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Secrecy and Safety

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  • Andrew F. Daughety

    ()
    (Department of Economics and Law School, Vanderbilt University)

  • Jennifer F. Reinganum

    ()
    (Department of Economics and Law School, Vanderbilt University)

Abstract

We employ a simple two-period model to show that the use of confidential settlement as a strategy for a firm facing tort litigation leads to lower average product safety than that which would be produced if a firm were committed to openness. Moreover, confidentiality can even lead to declining average product safety over time. We also show that a rational risk-neutral consumer's response to a market environment, wherein a firm engages in confidential settlement agreements, may be to reduce demand. We discuss how firm profitability is influenced by the decision to have open or confidential settlements; all else equal, a firm following a policy of openness will pay higher equilibrium wages and incur higher training costs, though product demand will not be diminished (as it may be for a firm employing confidentiality). Further, we characterize the choice of regime, providing conditions such that, if the cost of credible auditing (to verify openness) is low enough, a firm will choose to pay for auditing and eschew confidentiality.

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File URL: http://www.accessecon.com/pubs/VUECON/vu03-w17.pdf
File Function: Revised version, 2003
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Bibliographic Info

Paper provided by Vanderbilt University Department of Economics in its series Vanderbilt University Department of Economics Working Papers with number 0317.

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Date of creation: Aug 2003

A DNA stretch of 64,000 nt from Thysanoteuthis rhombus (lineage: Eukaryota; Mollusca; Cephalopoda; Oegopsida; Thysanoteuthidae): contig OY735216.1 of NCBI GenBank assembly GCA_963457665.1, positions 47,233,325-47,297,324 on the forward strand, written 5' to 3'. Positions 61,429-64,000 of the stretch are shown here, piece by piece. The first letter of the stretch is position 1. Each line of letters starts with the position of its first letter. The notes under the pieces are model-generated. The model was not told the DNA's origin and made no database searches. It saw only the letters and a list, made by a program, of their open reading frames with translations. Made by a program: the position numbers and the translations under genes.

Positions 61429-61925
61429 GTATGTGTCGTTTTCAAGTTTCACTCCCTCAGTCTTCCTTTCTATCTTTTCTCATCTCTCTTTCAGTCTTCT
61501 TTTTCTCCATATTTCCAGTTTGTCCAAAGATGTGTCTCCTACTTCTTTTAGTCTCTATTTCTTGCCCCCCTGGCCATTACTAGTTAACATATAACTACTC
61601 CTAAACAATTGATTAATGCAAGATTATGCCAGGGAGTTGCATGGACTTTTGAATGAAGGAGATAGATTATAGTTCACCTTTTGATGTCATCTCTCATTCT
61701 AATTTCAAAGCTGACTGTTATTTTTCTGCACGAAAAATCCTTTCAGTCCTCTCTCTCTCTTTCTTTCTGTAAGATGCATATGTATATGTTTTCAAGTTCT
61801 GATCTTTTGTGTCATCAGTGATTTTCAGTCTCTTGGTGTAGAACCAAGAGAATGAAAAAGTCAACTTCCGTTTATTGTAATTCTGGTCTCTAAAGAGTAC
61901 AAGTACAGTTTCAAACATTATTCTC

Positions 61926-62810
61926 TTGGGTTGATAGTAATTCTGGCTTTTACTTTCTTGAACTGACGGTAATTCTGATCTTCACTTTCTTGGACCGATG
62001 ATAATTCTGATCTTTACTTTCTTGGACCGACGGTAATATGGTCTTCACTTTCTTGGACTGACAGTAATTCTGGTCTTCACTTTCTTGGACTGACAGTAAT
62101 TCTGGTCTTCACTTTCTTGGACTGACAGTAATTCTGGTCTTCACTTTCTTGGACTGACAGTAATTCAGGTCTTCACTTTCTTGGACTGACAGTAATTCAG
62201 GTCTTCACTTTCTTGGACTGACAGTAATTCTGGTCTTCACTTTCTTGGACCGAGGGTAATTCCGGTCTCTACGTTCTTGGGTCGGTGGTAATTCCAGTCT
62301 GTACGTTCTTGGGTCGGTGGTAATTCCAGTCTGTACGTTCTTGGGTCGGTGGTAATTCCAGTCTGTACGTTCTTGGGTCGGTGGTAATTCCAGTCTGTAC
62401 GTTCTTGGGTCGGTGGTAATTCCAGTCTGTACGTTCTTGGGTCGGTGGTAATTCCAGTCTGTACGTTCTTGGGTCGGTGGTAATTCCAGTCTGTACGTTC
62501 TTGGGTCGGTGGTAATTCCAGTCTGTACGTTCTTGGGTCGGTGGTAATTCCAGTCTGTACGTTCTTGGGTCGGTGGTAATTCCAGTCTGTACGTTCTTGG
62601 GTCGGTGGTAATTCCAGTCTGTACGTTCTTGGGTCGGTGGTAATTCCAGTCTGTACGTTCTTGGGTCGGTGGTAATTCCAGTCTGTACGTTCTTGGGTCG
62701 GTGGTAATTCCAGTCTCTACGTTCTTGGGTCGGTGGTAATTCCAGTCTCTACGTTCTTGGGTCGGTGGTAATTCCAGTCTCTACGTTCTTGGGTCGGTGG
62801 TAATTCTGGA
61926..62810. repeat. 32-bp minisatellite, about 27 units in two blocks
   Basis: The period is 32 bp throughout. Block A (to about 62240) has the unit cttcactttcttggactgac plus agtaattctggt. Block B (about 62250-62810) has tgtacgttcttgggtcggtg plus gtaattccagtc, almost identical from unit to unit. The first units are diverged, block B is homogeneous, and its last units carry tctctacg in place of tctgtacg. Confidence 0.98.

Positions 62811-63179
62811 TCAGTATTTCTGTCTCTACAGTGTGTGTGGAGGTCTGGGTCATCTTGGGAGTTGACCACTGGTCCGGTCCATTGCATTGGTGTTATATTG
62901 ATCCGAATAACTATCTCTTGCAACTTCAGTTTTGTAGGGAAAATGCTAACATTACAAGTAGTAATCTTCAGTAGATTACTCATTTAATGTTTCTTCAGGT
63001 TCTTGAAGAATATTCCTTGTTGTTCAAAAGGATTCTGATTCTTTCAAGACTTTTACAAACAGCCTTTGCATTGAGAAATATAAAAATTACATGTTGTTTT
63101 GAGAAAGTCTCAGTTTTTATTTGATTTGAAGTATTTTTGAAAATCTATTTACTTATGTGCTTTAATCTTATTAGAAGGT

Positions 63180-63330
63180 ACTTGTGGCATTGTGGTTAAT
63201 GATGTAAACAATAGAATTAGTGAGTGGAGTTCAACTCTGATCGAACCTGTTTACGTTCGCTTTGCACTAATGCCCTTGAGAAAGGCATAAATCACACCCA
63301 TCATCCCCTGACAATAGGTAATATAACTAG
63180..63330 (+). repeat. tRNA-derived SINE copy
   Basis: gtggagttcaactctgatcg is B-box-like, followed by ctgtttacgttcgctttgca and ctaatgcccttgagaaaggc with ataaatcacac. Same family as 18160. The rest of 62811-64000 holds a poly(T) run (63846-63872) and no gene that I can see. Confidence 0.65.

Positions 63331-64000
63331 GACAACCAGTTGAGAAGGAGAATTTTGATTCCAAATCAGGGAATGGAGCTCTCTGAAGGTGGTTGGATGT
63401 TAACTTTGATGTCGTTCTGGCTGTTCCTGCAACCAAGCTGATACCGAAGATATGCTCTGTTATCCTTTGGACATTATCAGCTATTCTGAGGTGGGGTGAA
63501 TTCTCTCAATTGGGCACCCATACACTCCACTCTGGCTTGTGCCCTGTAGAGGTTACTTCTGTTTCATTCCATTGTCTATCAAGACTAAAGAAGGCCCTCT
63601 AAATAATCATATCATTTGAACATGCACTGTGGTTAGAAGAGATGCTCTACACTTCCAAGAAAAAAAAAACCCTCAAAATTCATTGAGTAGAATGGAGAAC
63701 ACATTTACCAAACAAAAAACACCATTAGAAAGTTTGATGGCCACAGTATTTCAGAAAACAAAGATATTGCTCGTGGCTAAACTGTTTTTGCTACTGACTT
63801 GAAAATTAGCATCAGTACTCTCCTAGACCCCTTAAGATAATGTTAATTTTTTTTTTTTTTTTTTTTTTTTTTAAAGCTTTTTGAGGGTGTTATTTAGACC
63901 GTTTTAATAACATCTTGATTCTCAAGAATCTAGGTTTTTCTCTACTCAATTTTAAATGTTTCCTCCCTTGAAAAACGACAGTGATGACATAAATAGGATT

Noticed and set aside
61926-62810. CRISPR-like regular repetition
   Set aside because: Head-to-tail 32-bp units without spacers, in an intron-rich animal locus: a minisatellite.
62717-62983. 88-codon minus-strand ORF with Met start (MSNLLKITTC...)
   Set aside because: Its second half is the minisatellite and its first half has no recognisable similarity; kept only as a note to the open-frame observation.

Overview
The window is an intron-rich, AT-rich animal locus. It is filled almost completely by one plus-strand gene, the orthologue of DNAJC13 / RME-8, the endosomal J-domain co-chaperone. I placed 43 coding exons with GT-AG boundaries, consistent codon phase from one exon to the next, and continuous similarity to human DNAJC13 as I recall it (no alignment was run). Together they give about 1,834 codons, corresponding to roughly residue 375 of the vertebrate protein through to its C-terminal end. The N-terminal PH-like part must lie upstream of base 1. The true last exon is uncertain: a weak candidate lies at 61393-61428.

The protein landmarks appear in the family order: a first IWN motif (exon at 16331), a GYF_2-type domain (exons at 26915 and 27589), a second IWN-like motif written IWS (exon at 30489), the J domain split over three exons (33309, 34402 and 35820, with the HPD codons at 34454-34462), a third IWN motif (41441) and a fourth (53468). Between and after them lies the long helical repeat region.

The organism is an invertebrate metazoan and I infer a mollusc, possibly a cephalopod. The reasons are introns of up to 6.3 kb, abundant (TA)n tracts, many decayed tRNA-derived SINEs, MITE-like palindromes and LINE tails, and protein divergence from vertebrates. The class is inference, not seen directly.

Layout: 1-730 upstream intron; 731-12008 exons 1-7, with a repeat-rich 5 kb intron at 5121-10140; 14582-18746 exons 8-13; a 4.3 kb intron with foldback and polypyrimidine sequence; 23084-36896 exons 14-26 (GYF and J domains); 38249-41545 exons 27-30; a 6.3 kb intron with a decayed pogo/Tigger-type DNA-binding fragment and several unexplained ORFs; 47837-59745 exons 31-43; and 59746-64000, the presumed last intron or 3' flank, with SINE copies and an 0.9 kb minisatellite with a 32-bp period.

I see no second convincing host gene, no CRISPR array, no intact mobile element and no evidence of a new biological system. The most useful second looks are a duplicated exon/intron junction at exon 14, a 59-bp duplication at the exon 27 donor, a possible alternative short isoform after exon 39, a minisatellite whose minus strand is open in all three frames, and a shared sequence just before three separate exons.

Date of revision: Sep 2003
Handle: RePEc:van:wpaper:0317

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Web page: http://www.vanderbilt.edu/econ/wparchive/index.html

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Keywords: confidential settlement; product safety;

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References

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  1. Andrew F. Daughety & Jennifer F. Reinganum, 1994. "Product Safety: Liability, R&D and Signaling," Game Theory and Information, EconWPA 9403007, EconWPA, revised 30 Mar 1994.
  2. Bagwell, Kyle & Riordan, Michael H, 1991. "High and Declining Prices Signal Product Quality," American Economic Review, American Economic Association, American Economic Association, vol. 81(1), pages 224-39, March.
  3. Mark N. Hertzendorf & Per Baltzer Overgaard, 2001. "Price Competition and Advertising Signals: Signaling by Competing Senders," Journal of Economics & Management Strategy, Wiley Blackwell, Wiley Blackwell, vol. 10(4), pages 621-662, December.
  4. Fluet, Claude & Garella, Paolo G., 2002. "Advertising and prices as signals of quality in a regime of price rivalry," International Journal of Industrial Organization, Elsevier, Elsevier, vol. 20(7), pages 907-930, September.
  5. Kyle Bagwell, 1991. "Pricing to Signal Product Line Quality," Discussion Papers, Northwestern University, Center for Mathematical Studies in Economics and Management Science 921, Northwestern University, Center for Mathematical Studies in Economics and Management Science.
  6. In-Koo Cho & David M. Kreps, 1997. "Signaling Games and Stable Equilibria," Levine's Working Paper Archive 896, David K. Levine.
  7. Milgrom, Paul & Roberts, John, 1986. "Price and Advertising Signals of Product Quality," Journal of Political Economy, University of Chicago Press, University of Chicago Press, vol. 94(4), pages 796-821, August.
  8. Mark N. Hertzendorf, 1993. "I'm Not a High-Quality Firm -- But I Play One on TV," RAND Journal of Economics, The RAND Corporation, vol. 24(2), pages 236-247, Summer.
  9. Jennifer F. Reinganum & Louise L. Wilde, 1986. "Settlement, Litigation, and the Allocation of Litigation Costs," RAND Journal of Economics, The RAND Corporation, vol. 17(4), pages 557-566, Winter.
  10. Banks, Jeffrey S. & Sobel, Joel., 1985. "Equilibrium Selection in Signaling Games," Working Papers, California Institute of Technology, Division of the Humanities and Social Sciences 565, California Institute of Technology, Division of the Humanities and Social Sciences.
  11. Laurent Linnemer, 1998. "Entry Deterrence, Product Quality: Price and Advertising as Signals," Journal of Economics & Management Strategy, Wiley Blackwell, Wiley Blackwell, vol. 7(4), pages 615-645, December.
  12. Andrew F. Daughety & Jennifer F. Reinganum, 2002. "Informational Externalities in Settlement Bargaining: Confidentiality and Correlated Culpability," RAND Journal of Economics, The RAND Corporation, vol. 33(4), pages 587-604, Winter.
  13. Yang, Bill Z., 1996. "Litigation, experimentation, and reputation," International Review of Law and Economics, Elsevier, Elsevier, vol. 16(4), pages 491-502, December.
  14. repec:fth:stanho:e-91-11 is not listed on IDEAS
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